I need to check if a java String contains a substring in my tests.

This doesn't work because java strings are not collections:

(deftest test_8
    (testing "get page from sputnik"
        (let [
            band "Isis"
            page (get-sputnikpage-for-artist band)
            (is (contains? band "Isis")))));does NOT work

Is there a way to convert java strings into collections? Or can I check for substring occurences in other ways?

  • 4
    Be aware that contains? does NOT check the existence of values, but existence of keys (maps) or indices (vectors and strings). One of the most common pitfalls in Clojure function naming. Both (contains? [1 2] 2) and (contains? "12" 2) => false because neither has an index 2 (only 0 & 1) – NielsK Oct 15 '14 at 16:32

The easiest way is to use the contains method from java.lang.String:

(.contains "The Band Named Isis" "Isis")

=> true

You can also do it with regular expressions, e.g.

(re-find #"Isis" "The Band Named Isis")

=> "Isis"

(re-find #"Osiris" "The Band Named Isis")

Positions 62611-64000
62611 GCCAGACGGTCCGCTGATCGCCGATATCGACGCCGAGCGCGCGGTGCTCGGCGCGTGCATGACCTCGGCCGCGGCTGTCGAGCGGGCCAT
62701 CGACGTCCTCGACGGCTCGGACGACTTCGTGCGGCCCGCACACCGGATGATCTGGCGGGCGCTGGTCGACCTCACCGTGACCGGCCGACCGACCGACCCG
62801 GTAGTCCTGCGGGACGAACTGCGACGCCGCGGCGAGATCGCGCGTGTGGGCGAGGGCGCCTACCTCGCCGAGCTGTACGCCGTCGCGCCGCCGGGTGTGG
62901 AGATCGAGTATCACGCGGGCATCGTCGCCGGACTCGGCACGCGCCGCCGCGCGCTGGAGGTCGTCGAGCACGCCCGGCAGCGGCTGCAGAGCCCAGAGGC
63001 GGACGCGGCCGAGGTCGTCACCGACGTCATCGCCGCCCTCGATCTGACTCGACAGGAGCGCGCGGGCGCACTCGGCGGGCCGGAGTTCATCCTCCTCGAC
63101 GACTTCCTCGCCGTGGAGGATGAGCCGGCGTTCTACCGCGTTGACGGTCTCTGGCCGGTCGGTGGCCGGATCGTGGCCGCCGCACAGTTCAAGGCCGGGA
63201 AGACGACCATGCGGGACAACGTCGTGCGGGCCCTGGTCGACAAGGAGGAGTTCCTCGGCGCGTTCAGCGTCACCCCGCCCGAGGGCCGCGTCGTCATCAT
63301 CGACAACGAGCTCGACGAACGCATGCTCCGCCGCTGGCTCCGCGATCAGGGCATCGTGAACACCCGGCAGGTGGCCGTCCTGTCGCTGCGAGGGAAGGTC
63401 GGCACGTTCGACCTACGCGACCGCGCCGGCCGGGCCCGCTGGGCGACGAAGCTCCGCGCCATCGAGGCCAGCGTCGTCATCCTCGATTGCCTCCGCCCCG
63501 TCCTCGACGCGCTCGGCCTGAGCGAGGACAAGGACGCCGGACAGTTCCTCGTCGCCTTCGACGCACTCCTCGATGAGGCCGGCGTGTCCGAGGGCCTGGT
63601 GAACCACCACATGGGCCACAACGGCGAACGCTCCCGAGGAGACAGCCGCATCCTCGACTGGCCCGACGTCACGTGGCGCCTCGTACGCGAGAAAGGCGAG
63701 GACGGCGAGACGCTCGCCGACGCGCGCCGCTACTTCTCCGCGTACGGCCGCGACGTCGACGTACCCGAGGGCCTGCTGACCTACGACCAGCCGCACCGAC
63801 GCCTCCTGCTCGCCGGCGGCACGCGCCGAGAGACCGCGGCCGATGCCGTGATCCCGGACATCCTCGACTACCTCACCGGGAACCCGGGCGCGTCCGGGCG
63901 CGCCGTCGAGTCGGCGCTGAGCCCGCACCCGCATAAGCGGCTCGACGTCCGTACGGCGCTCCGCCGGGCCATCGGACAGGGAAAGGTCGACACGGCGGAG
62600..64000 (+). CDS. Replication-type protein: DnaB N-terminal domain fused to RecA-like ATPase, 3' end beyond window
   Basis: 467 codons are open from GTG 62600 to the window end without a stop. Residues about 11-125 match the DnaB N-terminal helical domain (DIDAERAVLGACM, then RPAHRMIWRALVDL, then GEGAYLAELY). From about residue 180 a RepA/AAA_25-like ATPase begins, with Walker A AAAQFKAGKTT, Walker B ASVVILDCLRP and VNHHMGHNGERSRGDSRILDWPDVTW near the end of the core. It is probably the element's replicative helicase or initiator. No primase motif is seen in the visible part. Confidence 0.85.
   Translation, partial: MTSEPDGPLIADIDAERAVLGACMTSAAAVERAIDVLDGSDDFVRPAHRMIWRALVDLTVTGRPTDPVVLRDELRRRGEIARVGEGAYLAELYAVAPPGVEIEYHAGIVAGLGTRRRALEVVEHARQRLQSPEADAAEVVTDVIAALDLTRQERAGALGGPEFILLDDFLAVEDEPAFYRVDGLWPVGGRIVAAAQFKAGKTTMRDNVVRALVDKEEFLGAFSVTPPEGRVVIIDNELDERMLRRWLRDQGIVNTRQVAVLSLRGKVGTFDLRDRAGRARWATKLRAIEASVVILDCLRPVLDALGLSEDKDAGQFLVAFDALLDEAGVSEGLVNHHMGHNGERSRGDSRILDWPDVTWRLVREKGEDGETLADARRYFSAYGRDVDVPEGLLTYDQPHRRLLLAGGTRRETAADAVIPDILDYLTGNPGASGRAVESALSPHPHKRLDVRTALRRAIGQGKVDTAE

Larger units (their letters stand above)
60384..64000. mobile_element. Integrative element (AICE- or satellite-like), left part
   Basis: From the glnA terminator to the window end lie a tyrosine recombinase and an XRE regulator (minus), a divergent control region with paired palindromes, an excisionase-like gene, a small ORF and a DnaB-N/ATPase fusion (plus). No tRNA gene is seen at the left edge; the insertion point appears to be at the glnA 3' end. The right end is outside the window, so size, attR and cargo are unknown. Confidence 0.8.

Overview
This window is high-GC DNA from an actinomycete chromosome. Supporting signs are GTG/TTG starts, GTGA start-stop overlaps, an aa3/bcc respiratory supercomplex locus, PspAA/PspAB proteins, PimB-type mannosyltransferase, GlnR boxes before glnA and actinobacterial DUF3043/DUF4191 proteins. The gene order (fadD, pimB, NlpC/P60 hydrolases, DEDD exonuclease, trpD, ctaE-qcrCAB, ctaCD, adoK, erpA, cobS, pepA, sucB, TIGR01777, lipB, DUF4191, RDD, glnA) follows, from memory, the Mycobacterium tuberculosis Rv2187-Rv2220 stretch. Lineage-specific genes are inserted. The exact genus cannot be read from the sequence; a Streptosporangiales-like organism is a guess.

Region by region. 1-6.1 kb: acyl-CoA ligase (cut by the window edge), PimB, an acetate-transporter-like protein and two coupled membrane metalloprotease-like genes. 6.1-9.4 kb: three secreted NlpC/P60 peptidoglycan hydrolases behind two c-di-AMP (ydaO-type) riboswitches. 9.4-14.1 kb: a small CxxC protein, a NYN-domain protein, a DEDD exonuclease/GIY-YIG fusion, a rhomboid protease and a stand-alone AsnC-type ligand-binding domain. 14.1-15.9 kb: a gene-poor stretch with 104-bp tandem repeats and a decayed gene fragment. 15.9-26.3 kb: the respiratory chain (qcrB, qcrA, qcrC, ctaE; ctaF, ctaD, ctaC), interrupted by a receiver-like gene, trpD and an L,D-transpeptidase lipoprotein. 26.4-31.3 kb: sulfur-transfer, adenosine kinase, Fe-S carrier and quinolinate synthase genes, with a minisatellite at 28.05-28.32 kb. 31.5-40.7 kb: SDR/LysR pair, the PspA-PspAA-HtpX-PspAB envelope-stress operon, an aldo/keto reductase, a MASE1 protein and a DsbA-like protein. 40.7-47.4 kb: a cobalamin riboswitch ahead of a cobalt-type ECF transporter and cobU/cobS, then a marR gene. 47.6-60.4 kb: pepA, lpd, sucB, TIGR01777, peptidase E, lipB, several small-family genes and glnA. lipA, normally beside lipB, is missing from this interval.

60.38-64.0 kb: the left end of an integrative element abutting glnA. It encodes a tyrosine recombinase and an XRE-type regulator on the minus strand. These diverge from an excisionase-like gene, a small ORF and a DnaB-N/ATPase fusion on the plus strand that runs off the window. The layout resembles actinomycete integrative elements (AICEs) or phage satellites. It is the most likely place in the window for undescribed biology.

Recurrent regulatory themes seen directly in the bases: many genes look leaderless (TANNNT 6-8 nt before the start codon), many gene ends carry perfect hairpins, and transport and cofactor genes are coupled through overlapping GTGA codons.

=> nil

If you need your result to be true or false, you can wrap it in boolean:

(boolean (re-find #"Osiris" "The Band Named Isis"))

=> false


Clojure 1.8 has introduced includes? function.

(use '[clojure.string :as s])
(s/includes? "abc" "ab") ; true
(s/includes? "abc" "cd") ; false

Strings are seqable:

(seq "Hello") ;;=> (\H \e \l \l \o)

... so you could use the sequence library to find a match:

(defn subsumes [main sub]
   (partial = (seq sub))
   (partition (count sub) 1 main)))

(subsumes "Hello" "ll") ;;=>> true

... but it's simpler and much faster to do as Diego Basch suggested.

  • Oh, you're right of course! Sorry to bother you. – Rovanion Jan 8 '18 at 12:08

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